Something you’ll hear about the Dexter Fowler contract in the coming days, or perhaps years, is that he bet on himself and won. And that is true. The 2016 season was one big game — some portion chance, some portion skill — to determine whether his decision to accept a one-year, $8-million contract from the Cubs was a good decision or a bad decision.
The $82.5-million deal he just signed with the rival Cardinals tells you that he won this particular game. What portion you believe was chance and what portion you believe was skill is basically a baseball-watching Rorschach test. And an important one.
Generally, it is difficult for a player to move his worth from $8 million (or even $35 million, which is what the Orioles were reportedly willing to pay him before the negotiations exploded in their face) to $82.5 million in one season. When they manage to do that for human-brained decision-makers, it looks a lot like Fowler’s campaign. He raked — logging a 129 wRC+ — while justifying his premium place on the diamond with above-average defense in center field.
The next thing you hear is often have the computer-brained projection system dropping in to say something like, oh, I don’t know, “That 30-year-old player you just signed for 5 years is projected to be just 7 percent better than the league average hitter and play below-average center field defense. In the first year of the deal.”
There’s a way to look at this deal wherein its ultimate success or failure depends on Fowler’s glove. His track record, though, suggests that even if his gains in center are real, he is unlikely to stay above average there for more than half the deal. So let’s concern ourselves with whether his offensive performance is capable of justifying the contract (and the draft pick the Cardinals gave up as a result).
Steamer’s 2017 projection, the one that foresees a 107 wRC+, seems very pessimistic to our very human brains. We just saw Fowler play a whole season as one of the 10 or so best outfielders in the game. But it exists for a reason. You have to look back to only 2015 to find a version of Fowler with a 110 wRC+ (and some much smaller contract offers).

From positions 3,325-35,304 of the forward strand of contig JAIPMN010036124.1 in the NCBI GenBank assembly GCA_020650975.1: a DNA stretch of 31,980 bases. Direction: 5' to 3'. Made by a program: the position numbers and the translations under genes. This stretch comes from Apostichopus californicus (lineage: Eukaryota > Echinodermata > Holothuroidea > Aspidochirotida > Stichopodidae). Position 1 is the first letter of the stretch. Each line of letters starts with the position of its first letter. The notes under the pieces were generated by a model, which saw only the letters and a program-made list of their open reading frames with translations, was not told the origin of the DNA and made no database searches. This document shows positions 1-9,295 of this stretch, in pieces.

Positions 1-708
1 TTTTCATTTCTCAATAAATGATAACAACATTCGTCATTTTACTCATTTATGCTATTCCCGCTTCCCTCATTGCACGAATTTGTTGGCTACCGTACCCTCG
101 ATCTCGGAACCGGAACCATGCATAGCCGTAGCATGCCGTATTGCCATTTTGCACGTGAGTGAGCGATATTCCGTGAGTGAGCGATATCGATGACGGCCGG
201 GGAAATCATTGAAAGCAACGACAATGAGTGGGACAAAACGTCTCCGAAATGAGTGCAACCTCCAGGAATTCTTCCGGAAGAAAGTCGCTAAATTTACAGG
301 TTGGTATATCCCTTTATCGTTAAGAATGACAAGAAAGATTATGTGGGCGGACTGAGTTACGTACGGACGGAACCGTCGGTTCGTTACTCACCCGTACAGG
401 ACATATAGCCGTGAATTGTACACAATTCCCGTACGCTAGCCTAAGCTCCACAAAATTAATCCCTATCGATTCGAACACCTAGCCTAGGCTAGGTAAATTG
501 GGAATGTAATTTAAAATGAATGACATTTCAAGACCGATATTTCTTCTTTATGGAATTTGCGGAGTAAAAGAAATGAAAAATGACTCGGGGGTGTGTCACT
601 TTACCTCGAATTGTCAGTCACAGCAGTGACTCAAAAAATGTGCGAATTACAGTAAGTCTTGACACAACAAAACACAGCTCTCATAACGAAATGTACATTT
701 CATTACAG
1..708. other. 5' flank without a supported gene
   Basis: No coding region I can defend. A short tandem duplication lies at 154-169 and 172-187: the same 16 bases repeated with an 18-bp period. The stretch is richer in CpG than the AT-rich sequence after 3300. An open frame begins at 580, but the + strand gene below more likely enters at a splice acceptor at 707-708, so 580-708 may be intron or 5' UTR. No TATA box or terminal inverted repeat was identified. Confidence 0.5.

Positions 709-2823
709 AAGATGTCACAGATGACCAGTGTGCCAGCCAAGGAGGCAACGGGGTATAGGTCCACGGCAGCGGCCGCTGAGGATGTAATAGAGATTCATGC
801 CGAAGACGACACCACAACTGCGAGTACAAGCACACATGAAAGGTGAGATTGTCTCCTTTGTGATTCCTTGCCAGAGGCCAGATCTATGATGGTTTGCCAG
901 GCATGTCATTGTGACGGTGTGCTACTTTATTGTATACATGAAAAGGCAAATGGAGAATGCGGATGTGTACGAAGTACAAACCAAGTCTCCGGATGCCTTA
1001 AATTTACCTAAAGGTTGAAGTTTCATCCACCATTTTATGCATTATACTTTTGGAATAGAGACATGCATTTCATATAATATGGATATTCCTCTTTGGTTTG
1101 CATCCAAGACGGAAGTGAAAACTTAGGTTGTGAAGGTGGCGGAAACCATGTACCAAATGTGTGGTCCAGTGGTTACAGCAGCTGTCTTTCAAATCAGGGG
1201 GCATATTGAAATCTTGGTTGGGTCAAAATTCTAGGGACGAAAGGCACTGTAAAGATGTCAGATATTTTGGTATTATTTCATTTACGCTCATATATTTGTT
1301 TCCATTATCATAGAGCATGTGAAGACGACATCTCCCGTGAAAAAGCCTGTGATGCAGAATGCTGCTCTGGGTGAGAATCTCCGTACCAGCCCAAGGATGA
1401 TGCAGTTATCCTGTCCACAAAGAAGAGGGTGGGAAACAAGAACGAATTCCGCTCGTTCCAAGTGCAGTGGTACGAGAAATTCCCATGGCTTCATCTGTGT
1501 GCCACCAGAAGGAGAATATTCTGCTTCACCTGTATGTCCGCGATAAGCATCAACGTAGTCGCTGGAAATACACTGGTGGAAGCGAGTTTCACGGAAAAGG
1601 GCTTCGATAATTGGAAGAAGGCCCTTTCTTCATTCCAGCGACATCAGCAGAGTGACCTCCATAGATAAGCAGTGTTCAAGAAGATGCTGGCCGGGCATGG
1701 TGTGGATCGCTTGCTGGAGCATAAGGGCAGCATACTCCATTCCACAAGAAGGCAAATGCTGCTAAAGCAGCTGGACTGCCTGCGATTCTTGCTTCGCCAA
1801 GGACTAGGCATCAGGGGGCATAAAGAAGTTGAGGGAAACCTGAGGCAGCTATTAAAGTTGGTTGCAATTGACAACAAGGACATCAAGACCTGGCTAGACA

Steamer has doubts about Fowler’s OBP — the bedrock of his value. And it apparently has “we need to talk”-level doubts about his SLG. Those doubts are most easily traced to his very high BABIP (.350 in 2016, .342 for his career) and an ISO that has taken some twists and turns.
Add it all up, and Steamer sees Joe Mauer’s 2016 plus speed.
However, Steamer doesn’t see exactly how Fowler is doing this. Namely, it doesn’t see the plate discipline he exhibited in 2016.
Based on his strikeout and walk rates, Fowler appears to be a very patient hitter — plenty of walks and a hearty helping of Ks, as well. In fact, my colleague Ryan Romano took a deep dive into his somewhat unusual profile last offseason, and found a two-strike deficiency that likely drives his K rate above its expected levels.
In 2016, the always selective Fowler managed to take it up a notch, posting the lowest chase rate in baseball. But that wasn’t really the accomplishment. Fowler’s offensive boost button was more likely tied to his preference for fastballs, and his increasing ability to force pitchers into fastball counts.
First, so we can all agree that he likes fastballs: Using FanGraphs’ pitch values, we can see that Fowler produced the fifth-most runs per 100 fastballs last year, and ranks seventh over the last five years (min. 400 PA and 400 PA/season). He wants to see the heat.
So that makes it doubly useful that he managed to conclude an incredible, league-leading proportion of his plate appearances with the count in his favor. Look through the last 5 seasons (thanks, Baseball-Reference Play Index), and you’ll find that only Chipper Jones in 2012 finished a smaller percentage of his plate appearances behind in the count.
It’s a list that slots Fowler in with the likes of contemporary plate discipline bosses such as Joey Votto and Carlos Santana.
More importantly, it means he is working 80 percent of his at-bats into especially favorable situations — with a skill set that doesn’t wash away with the sands of time. Take that knowledge and apply it to his larger offensive numbers, and his BABIP and ISO numbers start to look more sustainable.
Given what we know about balls hit in the zone, and about Fowler’s preference for fastballs, it seems that this could spell success until Fowler loses the ability to catch up to fastballs.
There are, of course, a wide array of things that could go wrong. The computer the Cardinals brain trust is hoping to outsmart has envisioned Fowler’s future performance in many more ways than we have. But as of right now, the picture of Fowler’s payoff looks more like one of skill than one of luck.